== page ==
Most nursing homes faced multiple, persistent outbreaks of COVID-19 among residents and staff, GAO reports

A health provider meets with a senior woman
Only 0.5% of certified nursing homes had never reported a COVID-19 outbreak as of January, per a new report. Forty-four percent experienced four or more outbreaks, and 85% said they had at least one outbreak lasting five or more weeks. (Getty/FG Trade)

U.S. nursing homes were frequently repeat victims of the COVID-19 pandemic with about 94% experiencing two or more outbreaks of the disease among residents or staff through January, a new report (PDF) from the U.S. Government Accountability Office (GAO) reveals.

Among a sample of 13,380 nursing homes, only 64 nursing homes (.5%) reported zero cases of COVID-19 to the Centers for Disease Control and Prevention (CDC), according to the GAO report.

One outbreak was reported among 761 homes (6%) while 5,943 (44%) reported four or more outbreaks over eight months of the pandemic. Collectively, the nursing homes averaged three outbreaks per facility.

“The Coronavirus Disease 2019 (COVID-19) pandemic has had a disproportionate impact on the 1.4 million elderly or disabled residents in the nation’s more than 15,000 Medicare- and Medicaid-certified nursing homes, who are often in frail health and living in close proximity to one another,” GAO wrote in the report. “While the introduction of vaccines and the sharp decline in nursing home cases and deaths since their peaks in December 2020 may indicate that nursing homes are seeing a reprieve, little is still known about the frequency and duration of COVID-19 outbreaks in nursing homes at critical points during the pandemic.”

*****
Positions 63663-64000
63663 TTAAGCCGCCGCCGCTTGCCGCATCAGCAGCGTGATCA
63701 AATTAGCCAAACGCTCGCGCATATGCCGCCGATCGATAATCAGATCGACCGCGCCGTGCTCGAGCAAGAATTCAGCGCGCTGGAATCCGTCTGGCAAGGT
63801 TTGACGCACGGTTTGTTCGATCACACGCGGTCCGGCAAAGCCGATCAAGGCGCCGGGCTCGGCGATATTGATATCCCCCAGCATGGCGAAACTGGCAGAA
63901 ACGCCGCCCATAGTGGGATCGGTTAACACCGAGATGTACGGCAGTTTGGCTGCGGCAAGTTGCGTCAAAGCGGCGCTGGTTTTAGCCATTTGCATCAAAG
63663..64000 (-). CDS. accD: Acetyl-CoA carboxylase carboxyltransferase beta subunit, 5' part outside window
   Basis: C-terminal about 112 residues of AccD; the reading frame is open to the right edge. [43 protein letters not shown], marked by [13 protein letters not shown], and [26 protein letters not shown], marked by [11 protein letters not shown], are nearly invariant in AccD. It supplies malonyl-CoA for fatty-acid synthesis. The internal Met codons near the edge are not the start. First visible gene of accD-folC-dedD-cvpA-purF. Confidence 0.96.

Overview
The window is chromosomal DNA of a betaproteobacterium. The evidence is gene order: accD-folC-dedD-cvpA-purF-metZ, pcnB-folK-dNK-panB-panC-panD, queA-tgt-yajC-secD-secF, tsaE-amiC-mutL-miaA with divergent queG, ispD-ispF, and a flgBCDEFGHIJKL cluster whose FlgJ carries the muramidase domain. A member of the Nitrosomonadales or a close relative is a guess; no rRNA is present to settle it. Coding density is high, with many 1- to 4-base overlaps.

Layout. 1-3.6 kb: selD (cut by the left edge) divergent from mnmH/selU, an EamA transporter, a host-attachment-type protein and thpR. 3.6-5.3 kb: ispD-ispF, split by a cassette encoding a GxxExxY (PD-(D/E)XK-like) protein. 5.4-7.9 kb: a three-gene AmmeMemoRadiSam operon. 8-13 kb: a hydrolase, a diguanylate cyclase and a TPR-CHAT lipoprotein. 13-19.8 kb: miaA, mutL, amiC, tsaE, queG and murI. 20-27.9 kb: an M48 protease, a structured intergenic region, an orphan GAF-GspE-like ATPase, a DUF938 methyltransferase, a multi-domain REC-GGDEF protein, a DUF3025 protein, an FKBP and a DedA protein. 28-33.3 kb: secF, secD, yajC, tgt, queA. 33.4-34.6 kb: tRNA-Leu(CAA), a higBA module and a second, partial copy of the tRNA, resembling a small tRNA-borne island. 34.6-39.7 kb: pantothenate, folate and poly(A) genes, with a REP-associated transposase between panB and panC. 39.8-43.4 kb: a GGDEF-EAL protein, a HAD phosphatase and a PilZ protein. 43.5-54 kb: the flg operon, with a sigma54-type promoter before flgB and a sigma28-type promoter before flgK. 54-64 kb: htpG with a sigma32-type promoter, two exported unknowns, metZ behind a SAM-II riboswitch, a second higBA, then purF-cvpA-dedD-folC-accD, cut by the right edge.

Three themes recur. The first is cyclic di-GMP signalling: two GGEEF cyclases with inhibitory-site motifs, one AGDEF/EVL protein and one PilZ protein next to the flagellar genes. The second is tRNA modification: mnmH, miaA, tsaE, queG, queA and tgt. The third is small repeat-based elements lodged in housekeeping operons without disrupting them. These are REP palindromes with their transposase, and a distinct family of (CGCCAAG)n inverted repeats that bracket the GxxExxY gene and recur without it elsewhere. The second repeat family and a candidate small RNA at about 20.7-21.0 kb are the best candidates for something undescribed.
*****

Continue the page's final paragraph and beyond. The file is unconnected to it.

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In addition to the high volume of outbreaks reported among nursing homes, the vast majority of facilities also had a hard time keeping their outbreaks under control, GAO wrote.

Just 267 homes were able to control their outbreaks after the initial week it was reported, while 2,005 (15%) needed up to four weeks to do so. The remaining 11,311 homes (85%) had at least one outbreak that persisted for five or more weeks.

A nursing home outbreak is defined by the CDC as beginning the week in which a new case among a resident or staff member is reported and ending when there are two weeks with no new cases.

The longer outbreaks peaked during October, November and December, GAO wrote, and generally reflected higher case counts among facilities. Homes with outbreaks lasting five or more weeks averaged 56 cases, whereas those reporting outbreaks shorter than five weeks averaged 13 cases per outbreak.

Nursing homes with long-duration outbreaks were more likely to have higher bed counts than those reporting outbreaks shorter than five weeks, the office wrote. However, it found no differences in outbreak duration based on a nursing home’s ownership—such as whether it was for-profit or government-owned—or if a home was cited for infection control and prevention deficiencies prior to the pandemic.

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Notably, GAO’s findings suggested nursing home staff were a common source of initial infection. Across the full sample, 8,720 homes (66%) reported that an outbreak began with a staff member who tested positive for COVID-19.

The office’s review included data from 88% of Medicare- and Medicaid-certified nursing homes. The homes reported these data to the CDC between the weeks ending on May 31, 2020 and Jan. 31, 2021.

GAO is directed to conduct these and other reviews of the country’s pandemic response under the CARES Act. The office plans to publish additional reports that “will examine more broadly infection prevention and control and emergency preparedness in nursing homes and CMS’ response to the COVID-19 pandemic,” it wrote.  

Among the federal government’s most recent pandemic monitoring efforts was a new interim final rule announced last week that will require nursing homes and long-term care facilities to report weekly COVID-19 vaccination data for both their residents and staff.

Nursing homes were hit hard early in the pandemic and as a result have shouldered a substantial share of the country’s COVID-19 mortality. Although residents and staff have accounted for just 4% of U.S. cases as of late April, more than 182,000 deaths tied to these facilities represent about a third of the country’s total COVID-19 deaths.